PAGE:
So, where you are going this summer? Come on folks, it’s May. Don’t tell me you haven’t made plans. Every day, it seems, people are packing up and heading out for vacations in Cannes, Tuscany, Koh Samui or Goa. Multiple suitcases are packed, visas procured, villas rented, and rates negotiated. In between airline schedules, kids’ activities and shopping marathons, you return home cranky and exhausted.
Summer holidays used to be simple. When I was growing up, it usually meant being packed off to the grandparents, whether they were in Pune, Udhagamandalam, Kochi or Chandigarh. The cousins—it didn’t matter if you had three cousins or 30; it always seemed like the house was full of people—gathered in the same ancestral home and spent the endless summer engaged in desultory sport of the kind that would give today’s youngsters a heart attack.
The simple life: No battery-operated toys, no plane rides, no art classes. Back then, holidays were about entertaining yourself.
Climbing mango trees, for instance, was a favourite one. After lunch, we would sneak out into the blazing sun and climb our favourite mango trees. Picking and chewing on raw mangoes was part of the fun, but simply lying back into the broad enfolding embrace of the branches was also enough. We would lie there and stare up at the winking sunshine that filtered through the rustling leaves, playing some ridiculous game like Name, Place, Animal, Thing.
Most afternoons were spent playing Ludo or Trade—my generation’s version of Monopoly. Since the elders were napping, we had to amuse ourselves perforce or face their wrath if, God forbid, our noise woke them up. After a couple of rounds, we got hungry, so the younger ones would be sent to sneak into the kitchen and steal whatever namkeen was on offer. These were strictly off-limits to us, of course. The womenfolk who had painstakingly made them the previous day would have warned us not to touch them. “I’ve counted the laddus,” my grandmother would say darkly. “So, don’t think you can stuff them down your throat.”
But the sweets and savoury mixture would call to us, sing their siren song that made them irresistible. Come 2.30—a mere couple of hours after our extremely filling lunch—sometimes I think we spent the entire summer just eating—we would tiptoe into the cool dim kitchen. My grandmother stored the goodies in giant brass bins and covered them with newspaper. Slowly, with infinite care, we would pry open the brass lids. Then, four of us would hold each end of the newspaper and lift it out so it didn’t rustle. We would fill our pockets with murukku, mixture and chikki. The youngest went ahead as a lookout just in case one of the adults woke up. The rest of us would dart back to the verandah and resume our game, chewing contentedly on chikki and chiwda as the gentle breeze rustled our hair.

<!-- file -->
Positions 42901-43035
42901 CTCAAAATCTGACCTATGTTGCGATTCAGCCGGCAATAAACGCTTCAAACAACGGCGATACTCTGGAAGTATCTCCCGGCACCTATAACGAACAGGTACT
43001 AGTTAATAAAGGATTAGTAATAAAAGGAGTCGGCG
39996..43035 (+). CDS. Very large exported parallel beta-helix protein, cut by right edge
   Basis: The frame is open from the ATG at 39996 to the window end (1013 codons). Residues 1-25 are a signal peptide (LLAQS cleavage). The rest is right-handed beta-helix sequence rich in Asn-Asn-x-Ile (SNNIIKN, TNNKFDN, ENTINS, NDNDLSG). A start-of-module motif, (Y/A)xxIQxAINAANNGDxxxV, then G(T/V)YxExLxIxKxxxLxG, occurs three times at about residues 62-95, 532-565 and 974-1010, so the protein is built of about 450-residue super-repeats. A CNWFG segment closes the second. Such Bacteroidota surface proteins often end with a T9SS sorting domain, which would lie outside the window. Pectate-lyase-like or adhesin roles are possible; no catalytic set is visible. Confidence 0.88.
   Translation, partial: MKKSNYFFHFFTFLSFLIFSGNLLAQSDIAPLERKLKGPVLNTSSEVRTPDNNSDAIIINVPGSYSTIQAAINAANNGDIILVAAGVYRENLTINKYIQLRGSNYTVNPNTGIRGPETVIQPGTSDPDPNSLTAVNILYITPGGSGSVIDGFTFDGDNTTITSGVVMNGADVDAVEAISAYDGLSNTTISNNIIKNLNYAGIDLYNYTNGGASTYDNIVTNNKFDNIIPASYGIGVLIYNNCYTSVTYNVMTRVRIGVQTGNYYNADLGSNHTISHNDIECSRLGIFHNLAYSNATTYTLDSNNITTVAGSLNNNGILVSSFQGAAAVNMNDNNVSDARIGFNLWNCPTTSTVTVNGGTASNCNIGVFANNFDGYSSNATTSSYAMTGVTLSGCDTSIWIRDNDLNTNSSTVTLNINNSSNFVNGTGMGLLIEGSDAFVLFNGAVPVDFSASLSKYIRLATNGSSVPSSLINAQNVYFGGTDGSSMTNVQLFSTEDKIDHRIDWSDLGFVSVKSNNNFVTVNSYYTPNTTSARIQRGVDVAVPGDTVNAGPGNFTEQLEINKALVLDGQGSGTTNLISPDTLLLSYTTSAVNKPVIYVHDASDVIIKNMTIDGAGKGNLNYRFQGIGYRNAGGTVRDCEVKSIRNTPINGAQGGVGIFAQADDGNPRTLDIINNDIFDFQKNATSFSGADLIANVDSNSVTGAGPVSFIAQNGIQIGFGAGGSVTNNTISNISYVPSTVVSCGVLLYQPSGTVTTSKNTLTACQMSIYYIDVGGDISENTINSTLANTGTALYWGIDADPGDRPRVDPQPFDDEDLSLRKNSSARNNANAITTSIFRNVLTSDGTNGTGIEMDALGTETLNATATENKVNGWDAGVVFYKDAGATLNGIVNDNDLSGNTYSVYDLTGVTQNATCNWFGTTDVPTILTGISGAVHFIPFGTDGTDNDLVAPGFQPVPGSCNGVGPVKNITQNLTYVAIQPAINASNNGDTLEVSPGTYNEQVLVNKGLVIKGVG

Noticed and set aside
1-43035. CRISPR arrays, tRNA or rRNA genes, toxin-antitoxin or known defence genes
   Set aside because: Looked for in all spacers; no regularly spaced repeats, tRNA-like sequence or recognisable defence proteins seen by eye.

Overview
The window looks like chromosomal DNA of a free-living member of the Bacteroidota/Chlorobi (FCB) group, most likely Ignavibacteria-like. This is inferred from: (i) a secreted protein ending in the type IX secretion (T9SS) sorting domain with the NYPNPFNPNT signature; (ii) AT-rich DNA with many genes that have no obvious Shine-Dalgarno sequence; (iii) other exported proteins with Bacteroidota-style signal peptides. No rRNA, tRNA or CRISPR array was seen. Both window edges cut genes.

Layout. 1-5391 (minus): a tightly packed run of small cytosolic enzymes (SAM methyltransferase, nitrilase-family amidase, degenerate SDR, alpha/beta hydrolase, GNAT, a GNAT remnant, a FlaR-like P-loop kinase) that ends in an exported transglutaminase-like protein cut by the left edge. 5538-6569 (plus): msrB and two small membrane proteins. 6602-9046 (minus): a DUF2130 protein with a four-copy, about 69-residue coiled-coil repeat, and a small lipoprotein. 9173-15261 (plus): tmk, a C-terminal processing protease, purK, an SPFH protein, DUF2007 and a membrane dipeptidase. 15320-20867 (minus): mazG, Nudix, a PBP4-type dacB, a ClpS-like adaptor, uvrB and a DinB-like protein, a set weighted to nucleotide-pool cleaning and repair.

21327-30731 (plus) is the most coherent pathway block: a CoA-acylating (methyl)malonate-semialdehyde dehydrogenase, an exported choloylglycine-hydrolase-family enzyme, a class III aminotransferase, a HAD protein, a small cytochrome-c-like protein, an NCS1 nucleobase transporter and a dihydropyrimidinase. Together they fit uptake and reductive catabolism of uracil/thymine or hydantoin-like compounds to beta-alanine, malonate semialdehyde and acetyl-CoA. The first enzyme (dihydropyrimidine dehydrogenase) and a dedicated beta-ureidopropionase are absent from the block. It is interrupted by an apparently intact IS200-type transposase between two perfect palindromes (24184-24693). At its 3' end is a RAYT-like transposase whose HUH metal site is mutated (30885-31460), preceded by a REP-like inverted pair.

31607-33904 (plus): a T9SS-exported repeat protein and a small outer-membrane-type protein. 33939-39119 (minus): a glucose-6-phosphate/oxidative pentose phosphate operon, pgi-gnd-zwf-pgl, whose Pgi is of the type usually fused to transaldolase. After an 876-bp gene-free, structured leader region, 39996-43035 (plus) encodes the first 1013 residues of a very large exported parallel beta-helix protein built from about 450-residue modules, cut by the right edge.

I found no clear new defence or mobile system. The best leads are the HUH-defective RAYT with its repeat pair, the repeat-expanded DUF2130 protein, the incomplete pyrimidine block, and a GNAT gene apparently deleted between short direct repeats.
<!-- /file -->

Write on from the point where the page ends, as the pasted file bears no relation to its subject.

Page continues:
At tea-time, if my grandmother didn’t notice the pilferage, we would get more of the same with our milk. If she did notice, we would get our ears boxed, but more often than not, the womenfolk were so hassled by the arrival of the ayah, the mali, the milkman and cutting out milk coupons that they didn’t notice our theft. We would sit on the kitchen floor as one of the aunts gave us tumblers of milk and rationed out portions of a snack. This was the only time when the adults didn’t have to coax and threaten us to eat quickly. The entire lot of us would gulp down the milk and run out into the garden. There, in the fading evening sunlight, we played simple innocent games that I find (to my delight) are still played in galis across India. Four Corners, Seven Stones or Pitto, Chain or its sibling Help, Hide & Seek, L-O-N-D-O-N—these are some of the games that we played for hours.
If my grandfather was around, he would order us in at dusk to say our prayers. We would have to wash our feet and, together, in a cacophonous chorus, recite the Sanskrit slokas that he had taught us earlier. Thankfully, these were short and, after a quick aarti, we were once again left to our devices, while the women prepared dinner. In our Tamilian household, on many nights, it was a simple curd rice with pickle. One aunt would bring out a giant tub of curd rice, take us out to the rooftop terrace and ladle it out into our palms as we sat around her, listening to stories under the moonlight.
After dinner, a few of the more sporting mamas and mamis would condescend to play cards with us. Bluff was a big favourite in our family, but Trump was also popular. By the time the adults were ready for their dinner, we were ready for bed. The razais were brought out and spread willy-nilly on the floor and we all dozed off in one disjointed huddle. Until the next morning….
Shoba Narayan is going to New York this summer, but wishes she were going to Coimbatore with her cousins. Write to her at firstname.lastname@example.org